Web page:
Historians have written about the rise of Nazi Germany and wondered how a civilized country could have become ruled by criminals trying to conquer Europe. How did well-intentioned educated people become so captivated by Hitler’s magnetism that they could accept secret police, concentration camps, slave labour, and nonsensical rhetoric of Aryan heroism and anti-Semitism? If history were to repeat itself would you sell your soul for this way of life and false ideals?
Sell your soul for the chance to design glorious buildings?
Hitler’s rise to dictatorial power in the 1930’s took place at a time when democracy seemed to be failing in Germany. A series of short-lived coalition governments had found no answers to the country’s economic depression, social unrest and military impotence. More Germans began to favour this new charismatic leader who understood the importance of law and order and who promised a huge blue-print for recovery.
For one young architect called Albert Speer, it was also an incredible chance to design glorious buildings for the regime. He allowed himself to be so dazed, by this wonderful opportunity and his appointment later as minister in charge of armament production, that he turned a blind eye to all that was wrong in Nazi views.
Sell your soul to a charismatic evil man?
After the war Speer was found guilty at the Nuremberg trial of co-operating with the SS to use concentration camp victims as slave labour. One of his friends had visited Auschwitz and suggested to him in the summer of 1944 what was going on there. But he preferred not to know; not to find out more but to get on with his own huge task of keeping the war effort going. Relatively few people knew about the extermination of the Jews. Many who had heard about it simply refused to believe. The mass killings were beyond imagination. Sell your soul to this social evil? Many war criminals gave it away hook, line and sinker.
When defeat was staring the Nazi’s in the face, Hitler ordered a scorched earth policy, trying to destroy his own side’s factories, bridges, etc to delay the advancing allied armies and buy a little time for the regime. Speer however was more concerned about saving all these resources for the sake of German reconstruction after the war and risked his life by going against Hitler’s orders.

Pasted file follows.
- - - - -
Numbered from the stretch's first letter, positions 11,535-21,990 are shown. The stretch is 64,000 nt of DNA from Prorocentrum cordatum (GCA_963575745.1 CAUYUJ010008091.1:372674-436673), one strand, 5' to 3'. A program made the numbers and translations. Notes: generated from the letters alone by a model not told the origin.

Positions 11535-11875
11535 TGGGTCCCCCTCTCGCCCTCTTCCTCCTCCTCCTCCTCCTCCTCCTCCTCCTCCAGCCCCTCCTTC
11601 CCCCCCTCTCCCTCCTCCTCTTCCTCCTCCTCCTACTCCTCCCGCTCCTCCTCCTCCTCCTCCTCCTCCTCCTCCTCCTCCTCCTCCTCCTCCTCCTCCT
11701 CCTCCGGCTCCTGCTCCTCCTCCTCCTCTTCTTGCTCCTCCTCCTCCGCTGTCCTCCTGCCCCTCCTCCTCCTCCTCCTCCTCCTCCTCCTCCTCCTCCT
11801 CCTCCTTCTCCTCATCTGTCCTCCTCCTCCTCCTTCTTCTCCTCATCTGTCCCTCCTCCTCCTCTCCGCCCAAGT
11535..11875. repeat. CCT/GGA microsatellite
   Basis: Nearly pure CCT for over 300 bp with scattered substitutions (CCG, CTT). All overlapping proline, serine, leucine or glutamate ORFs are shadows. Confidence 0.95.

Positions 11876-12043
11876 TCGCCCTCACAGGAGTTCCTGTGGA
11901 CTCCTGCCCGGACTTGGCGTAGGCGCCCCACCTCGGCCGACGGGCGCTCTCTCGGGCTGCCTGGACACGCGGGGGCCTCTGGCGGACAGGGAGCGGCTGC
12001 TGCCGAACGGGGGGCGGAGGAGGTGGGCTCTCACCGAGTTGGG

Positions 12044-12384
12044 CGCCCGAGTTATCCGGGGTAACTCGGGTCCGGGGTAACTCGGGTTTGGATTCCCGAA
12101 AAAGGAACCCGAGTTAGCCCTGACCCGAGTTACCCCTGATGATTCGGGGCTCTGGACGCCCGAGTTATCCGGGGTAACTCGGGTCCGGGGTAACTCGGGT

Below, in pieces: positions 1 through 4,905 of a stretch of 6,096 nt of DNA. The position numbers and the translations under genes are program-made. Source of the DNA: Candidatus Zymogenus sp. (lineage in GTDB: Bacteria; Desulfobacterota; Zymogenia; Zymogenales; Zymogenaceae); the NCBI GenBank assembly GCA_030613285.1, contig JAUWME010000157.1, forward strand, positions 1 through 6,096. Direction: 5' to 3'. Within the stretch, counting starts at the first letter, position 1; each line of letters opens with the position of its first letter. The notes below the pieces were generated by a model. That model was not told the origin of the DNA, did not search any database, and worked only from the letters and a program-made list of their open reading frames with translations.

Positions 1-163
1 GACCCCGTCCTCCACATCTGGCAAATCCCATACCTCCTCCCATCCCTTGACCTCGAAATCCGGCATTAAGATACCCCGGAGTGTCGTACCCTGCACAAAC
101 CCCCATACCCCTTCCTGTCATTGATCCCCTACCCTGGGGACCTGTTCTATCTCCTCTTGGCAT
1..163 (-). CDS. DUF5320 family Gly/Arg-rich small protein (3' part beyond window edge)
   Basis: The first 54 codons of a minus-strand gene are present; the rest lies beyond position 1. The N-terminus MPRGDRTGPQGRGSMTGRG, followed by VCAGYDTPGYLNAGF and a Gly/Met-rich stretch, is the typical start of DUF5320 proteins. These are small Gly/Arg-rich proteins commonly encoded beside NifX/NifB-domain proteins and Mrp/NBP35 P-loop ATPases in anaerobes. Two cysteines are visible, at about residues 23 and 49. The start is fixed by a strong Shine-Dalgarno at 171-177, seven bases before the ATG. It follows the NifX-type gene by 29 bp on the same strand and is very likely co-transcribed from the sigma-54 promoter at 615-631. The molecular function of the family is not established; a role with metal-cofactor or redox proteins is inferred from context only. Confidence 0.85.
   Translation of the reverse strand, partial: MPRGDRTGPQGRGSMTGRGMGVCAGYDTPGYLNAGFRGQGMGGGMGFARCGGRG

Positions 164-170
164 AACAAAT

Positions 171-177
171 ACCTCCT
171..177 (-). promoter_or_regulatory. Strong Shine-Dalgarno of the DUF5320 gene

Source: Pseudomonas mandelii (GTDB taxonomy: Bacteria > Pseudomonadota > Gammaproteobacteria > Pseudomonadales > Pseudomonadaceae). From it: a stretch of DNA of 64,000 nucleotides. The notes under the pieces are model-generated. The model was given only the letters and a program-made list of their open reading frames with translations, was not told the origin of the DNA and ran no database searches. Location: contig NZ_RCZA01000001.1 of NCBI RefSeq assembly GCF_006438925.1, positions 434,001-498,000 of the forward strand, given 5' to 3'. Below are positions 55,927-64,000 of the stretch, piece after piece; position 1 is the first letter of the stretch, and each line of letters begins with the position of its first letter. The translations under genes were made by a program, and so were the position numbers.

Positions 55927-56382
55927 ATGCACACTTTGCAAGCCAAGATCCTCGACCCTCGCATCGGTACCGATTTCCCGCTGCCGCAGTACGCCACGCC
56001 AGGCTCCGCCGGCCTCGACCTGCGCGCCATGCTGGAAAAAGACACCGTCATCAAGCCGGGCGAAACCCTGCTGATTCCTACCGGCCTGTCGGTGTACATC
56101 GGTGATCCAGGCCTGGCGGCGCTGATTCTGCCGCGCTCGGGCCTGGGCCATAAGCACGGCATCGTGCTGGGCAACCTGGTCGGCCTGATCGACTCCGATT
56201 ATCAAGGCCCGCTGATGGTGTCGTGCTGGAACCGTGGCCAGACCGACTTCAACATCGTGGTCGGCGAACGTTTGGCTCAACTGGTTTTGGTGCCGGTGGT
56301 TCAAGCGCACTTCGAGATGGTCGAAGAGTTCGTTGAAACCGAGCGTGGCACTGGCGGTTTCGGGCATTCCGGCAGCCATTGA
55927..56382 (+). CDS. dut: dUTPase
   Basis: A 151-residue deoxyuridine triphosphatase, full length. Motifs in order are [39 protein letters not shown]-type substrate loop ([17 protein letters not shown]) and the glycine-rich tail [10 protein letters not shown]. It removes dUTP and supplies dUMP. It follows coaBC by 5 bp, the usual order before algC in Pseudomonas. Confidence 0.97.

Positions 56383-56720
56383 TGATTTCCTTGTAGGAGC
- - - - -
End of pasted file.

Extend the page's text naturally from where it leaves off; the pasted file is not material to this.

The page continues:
In the last days of the war Speer travelled to the Fuhrer’s bunker in order to say goodby to a man to whom he still felt such deeply mixed emotions. Such was the spell that Hitler’s magnetic personality had cast over him, he was risking the dictator’s wrath and vengeance — as well as the firing of Russian planes and troops as they closed in on the centre of Berlin.
At his trial Speer felt despair at what had happened and his role in it. If we were to retry him now we might ask “Did you sell your soul in return for fame and power?” In the end he resolved to regard his own fate as insignificant, not to struggle for his own life, but to assume the responsibility in a general sense. When asked to comment on the indictment – unlike the partially evasive and disdainful remarks of his fellow defendants — he wrote
“The trial is necessary. There is a shared responsibility for such horrible crimes even in an authoritarian state.”
Speer had never agreed with Hitler regarding the goal of world domination. Nevertheless he accepted the collective guilt of the Nazi leadership including himself for the monstrous crimes that produced so many shattered lives.
If a basically and decent man like Speer could have so fallen for the temptation of pride, fame and power, I wonder how many of the rest of us would have responded had we been exposed to similar allures? Would you likewise be tempted to sell your soul for these allures?
Had we lived at that time how many of us would have bravely stood up to tyranny for the sake of humane and ethical considerations? How many of us would have fallen for a false ideal? Could we too have sold our souls for praise, popularity, fame or power?
And today how many of us allow ourselves to slide into mistakes, errors of judgement, and down right wrong-doing? — albeit not with the horrendous consequences that merited a prison term of twenty years which was Speer’s alloted time in Spandau prison, but nevertheless with personal consequences for those around and others affected by our actions. Excessive ambition and arrogance in one’s own rightness can sometimes result in personal ruin.
There are several theories of personal growth and decline. According to one way of thinking, we all have inclinations towards self-orientation and love of things of the world. These are hooks into which temptation can lead us astray.
How not to sell your soul
If this is correct then it perhaps follows that if people follow their higher principles and put the quality of relationships with others above self-serving actions then they will grow spiritually into mature, wise individuals. But if they sell their souls for self-interest and allow it to rule their lives then their natural goodness is corrupted and they will more and more adopt rejecting and disdainful attitudes; more and more decline into self-importance and self-indulgence.
In other words it is the difference between on the one hand developing quality relationships to enable good things to be achieved and on the other hand becoming isolated from others through neglecting their needs and becoming unproductive in one’s personal and working life.
To make such a choice requires honest self-assessment. I would suggest we need the courage of an Albert Speer to face our limitations and mistakes and to stop falling into self-deception and denial; and the humility to accept our decline and turn to follow a new path of growth and redemption.
Copyright 2011 Stephen Russell-Lacy
Author of Heart, Head & Hands Swedenborg’s perspective on emotional problems